The EU on the eve of eastern enlargement: The European Convention should seize the opportunity to introduce reforms

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Series Details No.12, 2002
Publication Date December 2002
ISSN 0343-754X
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This paper puts forward concrete proposals for changes to the Treaties, which are essential if the enlarged Union is to function. It concludes that the EU is ill-prepared for the entry of less prosperous countries with predominantly agricultural economies, because fundamental reform of the EU policies that affect the budget is still largely overdue. In addition, the entry of a large number of new members will require fundamental reform of the decision-making rules in the EU. The responsibility for this lies with the Convention on the future of Europe, which is entrusted with making proposals for redrafting the basic treaties.

The fear of an explosive increase in spending as a result of eastern enlargement of the EU is unfounded. Reforms of the particularly cost-intensive agricultural and structural policies are nevertheless needed, e.g. to avoid the waste of resources and to release funds for new tasks, such as security policy. The decisions taken at the Brussels Summit in October 2002 will make enlargement possible, but they do little to prepare the EU for this. Reforms were not agreed. After new members join and are fully integrated in the range of agricultural policy instruments, the reforms will be much more difficult to achieve. The cost to agricultural policy of enlarging the EU by ten members is now met without notable contributions from the present recipients. The simple trick of allowing inflation indexing of the agricultural budget serves this purpose. The central objective of the net payers, to link enlargement with reforms, has thus not been achieved. On the contrary, the signals are now set for adjustment of the direct payments to the price trend.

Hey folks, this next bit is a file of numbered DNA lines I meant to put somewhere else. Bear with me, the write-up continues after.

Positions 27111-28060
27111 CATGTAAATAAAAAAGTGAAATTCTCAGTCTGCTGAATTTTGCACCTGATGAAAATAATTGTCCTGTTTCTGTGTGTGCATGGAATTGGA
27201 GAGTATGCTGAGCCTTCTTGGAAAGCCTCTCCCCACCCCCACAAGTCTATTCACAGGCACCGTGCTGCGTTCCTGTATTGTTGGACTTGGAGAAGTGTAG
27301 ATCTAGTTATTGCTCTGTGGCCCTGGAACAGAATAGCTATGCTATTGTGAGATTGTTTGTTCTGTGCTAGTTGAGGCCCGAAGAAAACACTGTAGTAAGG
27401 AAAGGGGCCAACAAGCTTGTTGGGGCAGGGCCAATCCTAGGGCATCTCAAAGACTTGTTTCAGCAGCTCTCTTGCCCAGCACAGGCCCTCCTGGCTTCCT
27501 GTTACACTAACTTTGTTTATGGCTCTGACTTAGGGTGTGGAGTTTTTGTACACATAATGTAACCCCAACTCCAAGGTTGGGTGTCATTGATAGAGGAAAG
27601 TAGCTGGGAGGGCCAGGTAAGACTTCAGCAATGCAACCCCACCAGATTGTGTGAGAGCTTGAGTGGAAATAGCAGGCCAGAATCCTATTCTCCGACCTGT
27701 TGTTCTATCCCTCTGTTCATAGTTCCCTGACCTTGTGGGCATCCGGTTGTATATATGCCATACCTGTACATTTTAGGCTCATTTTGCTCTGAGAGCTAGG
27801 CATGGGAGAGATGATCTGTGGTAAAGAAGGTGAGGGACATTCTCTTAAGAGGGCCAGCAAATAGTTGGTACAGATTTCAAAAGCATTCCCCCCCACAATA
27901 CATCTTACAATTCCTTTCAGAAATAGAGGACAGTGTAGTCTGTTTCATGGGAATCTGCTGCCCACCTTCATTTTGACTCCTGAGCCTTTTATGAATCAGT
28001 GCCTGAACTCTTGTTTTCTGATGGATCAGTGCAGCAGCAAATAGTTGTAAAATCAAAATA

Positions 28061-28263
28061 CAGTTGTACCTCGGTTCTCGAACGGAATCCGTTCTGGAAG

As the Council was not prepared or not able to carry out reforms, the responsibility now lies with the Convention. In concrete terms it should first propose that the objective of securing farmers' incomes, which is laid down in the EC Treaty, should be abolished. Secondly, the EC Treaty should lay down that the EU's structural policy is to be concentrated on the member states with a clearly under-average per capita GDP. Thirdly, the rules on decision-making in the Council under the Nice Treaty are counterproductive. The 'double majority' procedure should be instigated, allowing decisions to be taken if they are supported by a majority of the member states that represent a majority of the EU population. Fourthly, the possibility must be created in the treaties for EU policies to be developed further even if opposed by a small, blocking minority. That will require dropping the need for unanimity for amendments to the treaties in most cases. If these proposals were implemented the EU would be able to adjust to the entry of many new members with low per capita incomes and large agricultural sectors much better than it can today.

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